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Research funding pits White House against Congress

By Cameron Taylor | Emory Report | April 19, 2017

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President Trump's administration has proposed, in its FY2018 budget, a nearly 19 percent cut to the National Institutes of Health. Cuts to science and research would slow medical progress, eliminate jobs, threaten the careers of young scientists, minimize our nation’s standing as a global innovation leader, and compromise other key American priorities.

Editor's note: Cameron Taylor is Emory's vice president for government and community affairs.

There is not much agreement between congressional Republicans and Democrats, but President Donald Trump's administration seems to have tripped on the exact issue that garners significant bipartisan support on Capitol Hill: investment in biomedical research.

The administration’s proposal to cut biomedical research funding has elicited a particularly fierce outcry on Capitol Hill. It is a reminder for the research community that, despite last year’s much-celebrated passage of the 21st Century Cures Act, we cannot rest on our laurels. Continued education and outreach about the value of research funding is critical to the long-term success, sustainability and growth of the biomedical research enterprise.

Three specific proposals have the research community in an uproar:

  • The White House recently submitted to Congress $18 billion in proposed fiscal year (FY) 2017 domestic discretionary reductions to offset defense funding increases. Given that we are already halfway through the fiscal year (which began Oct. 1, 2016), the impact of cuts of this magnitude would be quite disruptive, to say the least.
  • The administration has proposed, in its FY2018 budget, a nearly 19 percent cut to the National Institutes of Health (NIH), indicating that the savings can be produced by “achieving efficiencies and reducing duplication.”
  • At a March 29 hearing in the U.S. House on the Labor-HHS appropriations bill, HHS Secretary Tom Price mentioned indirect costs as potential source of money to offset the proposed FY2018 NIH cuts.

Each of these three proposals raises major concerns. Together, they signal a significant misunderstanding of how the research biomedical enterprise operates, drives innovation and accelerates cures in this country.

Advocating for research

Emory has been working with a number of association partners to promote the biomedical research enterprise and shape policies pertaining to research. 

On Feb. 7, Emory joined 259 institutional partners recommending a funding level for FY2018 that is “at least $2 billion above FY2017 for NIH, in addition to funds included in the 21st Century Cures Act for targeted initiatives.” Additionally, the letter encourages groups to urge Congress to finalize an FY2017 spending package with $34.1 billion for the NIH, as approved by the Senate Appropriations Committee last June.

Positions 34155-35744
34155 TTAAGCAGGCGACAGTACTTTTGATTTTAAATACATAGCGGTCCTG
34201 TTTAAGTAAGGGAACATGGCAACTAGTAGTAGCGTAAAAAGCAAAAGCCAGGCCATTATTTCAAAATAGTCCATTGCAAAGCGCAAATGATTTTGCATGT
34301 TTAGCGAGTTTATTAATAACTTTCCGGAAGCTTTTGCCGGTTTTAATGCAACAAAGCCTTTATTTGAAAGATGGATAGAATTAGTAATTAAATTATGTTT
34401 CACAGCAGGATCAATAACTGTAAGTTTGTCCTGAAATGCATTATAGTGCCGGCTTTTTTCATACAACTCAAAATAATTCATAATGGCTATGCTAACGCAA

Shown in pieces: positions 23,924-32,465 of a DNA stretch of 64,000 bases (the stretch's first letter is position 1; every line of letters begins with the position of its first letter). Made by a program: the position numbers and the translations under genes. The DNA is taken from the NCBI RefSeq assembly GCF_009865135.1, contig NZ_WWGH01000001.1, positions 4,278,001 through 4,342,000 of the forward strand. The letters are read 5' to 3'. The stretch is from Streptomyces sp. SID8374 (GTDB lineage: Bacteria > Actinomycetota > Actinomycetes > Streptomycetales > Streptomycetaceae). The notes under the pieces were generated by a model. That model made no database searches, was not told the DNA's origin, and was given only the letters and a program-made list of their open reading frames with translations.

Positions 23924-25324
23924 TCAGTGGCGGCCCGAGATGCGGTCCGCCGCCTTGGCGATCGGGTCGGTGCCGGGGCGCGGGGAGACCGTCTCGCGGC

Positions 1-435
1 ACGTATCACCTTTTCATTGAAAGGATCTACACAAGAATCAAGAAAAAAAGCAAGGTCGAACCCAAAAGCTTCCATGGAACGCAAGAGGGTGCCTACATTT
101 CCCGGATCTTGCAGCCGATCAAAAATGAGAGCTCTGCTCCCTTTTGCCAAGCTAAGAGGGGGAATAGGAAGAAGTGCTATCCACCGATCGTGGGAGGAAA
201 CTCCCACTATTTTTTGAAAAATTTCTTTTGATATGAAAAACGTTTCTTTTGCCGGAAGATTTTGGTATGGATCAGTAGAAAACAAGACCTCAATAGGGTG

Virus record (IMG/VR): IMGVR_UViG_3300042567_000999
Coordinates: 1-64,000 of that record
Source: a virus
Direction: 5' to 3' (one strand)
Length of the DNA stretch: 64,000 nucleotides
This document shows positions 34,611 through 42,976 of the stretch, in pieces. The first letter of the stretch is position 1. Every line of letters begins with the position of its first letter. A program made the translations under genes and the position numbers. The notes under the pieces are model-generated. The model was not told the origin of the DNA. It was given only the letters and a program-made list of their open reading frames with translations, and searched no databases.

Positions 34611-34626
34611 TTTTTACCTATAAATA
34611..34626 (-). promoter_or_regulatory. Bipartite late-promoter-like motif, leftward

Emory has taken this message to Capitol Hill. Jonathan Lewin, president, CEO and chair of the board for Emory Healthcare, and I discussed funding for biomedical research in a March 22 meeting with House Speaker Paul Ryan.

Ryan told us that support for NIH was still very strong in Congress and that they would not reverse course after all the work that went into 21st Century Cures last year. Subsequently, he was quoted in the media as saying that “the most popular domestic funding we have among Republicans is NIH.” 

Emory also continues to educate our elected officials about the partnerships between research universities and the federal government.  Emory supplements federal dollars to develop cutting-edge research that improves our lives and those of future generations, research that often is either too basic or risky for the private sector. 

Last year, Emory researchers received $574.6 million dollars in total research funding: $389.7 million of Emory’s research funding came from the federal government, while the remaining 32 percent came from non-federal sources. In turn, Emory’s Woodruff Health Sciences Center invested a total of $112.8 million in research costs unrecovered from sponsors last year. These investments range from covering unreimbursed indirect costs of federally funded research to funding internal research awards.  

Finally, we have activated the Emory Research Advocacy Network (ERAN) to encourage our faculty, students, alumni and friends to advance the important message that “all research needs sustained investment.” Learn more here.

Emory is working to leverage our research partnership with the federal government for the greater good. Any cuts to science and research would slow medical progress, eliminate jobs, threaten the careers of young scientists, minimize our nation’s standing as a global innovation leader, and compromise other key American priorities. 

We will continue to work with our partners to advance the message that the health of our nation, as well as the economic vitality of Georgia, depends on the scientific work being done by institutions like Emory.